Interview with MichelleShine
Part one – The background to the story
by Elizabeth Adalian MARH
It was in the ladies’ changing room at the gym that I first got chatting to Michelle, a dark haired woman in her middle years. I was struck by her integrity and sincerity. Later, someone pointed out to me that she was a homeopath. I was curious to meet a fellow homeopath in such an unlikely place and launched into deeper conversation with her when we next met. I learnt she was also a writer. Readers may be familiar with her textbook What About the Potency?. She told me that she has written a novel about Dr Paul Gachet. I remembered a famous painting by van Gogh called Portrait of Dr Gachet but knew nothing else about him.
It was obvious from the way she spoke that she was passionate about her subject and she infused me with such a keen interest I felt inspired to invite her to be interviewed for HIP. We discussed the book, and a little about her life, over glasses of purple-berried fruit juice in the gym café. It has been a privilege to interview Michelle, she is a gracious writer with a keen talent. Below is the first part of our conversation – the back- ground to the story. The second part – ‘The unfolding of the story’ – will feature in the next edition of the journal.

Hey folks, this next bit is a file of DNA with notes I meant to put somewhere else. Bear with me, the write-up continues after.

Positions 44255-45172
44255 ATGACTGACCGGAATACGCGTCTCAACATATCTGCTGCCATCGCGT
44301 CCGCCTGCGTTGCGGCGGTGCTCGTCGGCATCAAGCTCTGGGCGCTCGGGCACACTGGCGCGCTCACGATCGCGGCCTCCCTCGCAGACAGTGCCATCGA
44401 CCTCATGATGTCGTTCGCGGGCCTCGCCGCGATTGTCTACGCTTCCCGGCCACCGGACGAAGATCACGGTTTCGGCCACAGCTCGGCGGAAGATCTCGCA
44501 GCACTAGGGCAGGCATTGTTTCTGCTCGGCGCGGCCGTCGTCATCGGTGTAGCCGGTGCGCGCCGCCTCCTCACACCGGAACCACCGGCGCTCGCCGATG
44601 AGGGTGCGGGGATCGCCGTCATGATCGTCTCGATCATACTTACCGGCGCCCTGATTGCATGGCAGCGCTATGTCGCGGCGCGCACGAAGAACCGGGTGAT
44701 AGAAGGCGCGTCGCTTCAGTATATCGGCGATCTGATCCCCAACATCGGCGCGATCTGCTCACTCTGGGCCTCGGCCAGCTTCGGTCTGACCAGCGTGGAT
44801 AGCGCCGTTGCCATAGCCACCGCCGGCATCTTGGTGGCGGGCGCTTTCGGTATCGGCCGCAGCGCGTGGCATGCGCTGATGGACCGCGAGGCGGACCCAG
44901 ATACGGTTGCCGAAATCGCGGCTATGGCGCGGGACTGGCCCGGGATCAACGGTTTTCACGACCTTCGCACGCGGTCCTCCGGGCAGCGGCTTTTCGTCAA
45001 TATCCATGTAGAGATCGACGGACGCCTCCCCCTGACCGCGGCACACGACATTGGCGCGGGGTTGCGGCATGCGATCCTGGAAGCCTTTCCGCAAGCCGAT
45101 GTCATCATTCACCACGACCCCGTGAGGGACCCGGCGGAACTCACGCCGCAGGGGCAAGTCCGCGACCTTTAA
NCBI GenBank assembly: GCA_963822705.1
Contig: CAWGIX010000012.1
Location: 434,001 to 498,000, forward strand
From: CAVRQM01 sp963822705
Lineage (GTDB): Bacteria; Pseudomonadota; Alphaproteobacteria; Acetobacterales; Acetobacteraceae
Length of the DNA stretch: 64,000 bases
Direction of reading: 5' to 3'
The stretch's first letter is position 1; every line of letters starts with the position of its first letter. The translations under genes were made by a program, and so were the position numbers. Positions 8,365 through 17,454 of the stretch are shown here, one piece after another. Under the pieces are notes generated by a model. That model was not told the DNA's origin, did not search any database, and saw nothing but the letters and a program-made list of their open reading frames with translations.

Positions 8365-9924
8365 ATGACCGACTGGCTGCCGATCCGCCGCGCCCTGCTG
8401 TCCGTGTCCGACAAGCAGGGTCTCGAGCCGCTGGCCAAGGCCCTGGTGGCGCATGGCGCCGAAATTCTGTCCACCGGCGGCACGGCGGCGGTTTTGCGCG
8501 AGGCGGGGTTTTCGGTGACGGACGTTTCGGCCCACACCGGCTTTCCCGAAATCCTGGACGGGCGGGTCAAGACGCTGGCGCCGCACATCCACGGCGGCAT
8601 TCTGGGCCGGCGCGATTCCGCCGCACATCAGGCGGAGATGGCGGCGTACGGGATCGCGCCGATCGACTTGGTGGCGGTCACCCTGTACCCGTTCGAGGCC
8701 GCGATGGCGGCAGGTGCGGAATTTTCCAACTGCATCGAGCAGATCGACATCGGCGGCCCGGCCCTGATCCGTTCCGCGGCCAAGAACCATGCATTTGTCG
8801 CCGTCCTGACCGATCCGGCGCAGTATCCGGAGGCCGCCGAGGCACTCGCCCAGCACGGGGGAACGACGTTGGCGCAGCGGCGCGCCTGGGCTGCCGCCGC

I understand you were a practicing homeopath for 20 years and then you gave it up to focus on your writing. Is that correct?
Kind of, but it was circumstances that forced the decision. In July 2009, my husband passed away suddenly and I didn’t have the emotional capacity to continue practicing, so I took on a locum. After a few months I had to make a definite decision. I was still paying for my rooms in a serviced office block as well as a remote receptionist. I couldn’t afford to continue doing that unless I went back to work. I wasn’t ready at the time, so I gave it all up.
I’d already completed the first year of a Masters in Creative Writing at Birkbeck University, and deferred the final year, but went back to attending my critiquing group after only a few months of grieving, with the wonderful Nomads – fellow writers and students. When I returned, they had all begun working on their debut novels and cajoled me into starting mine.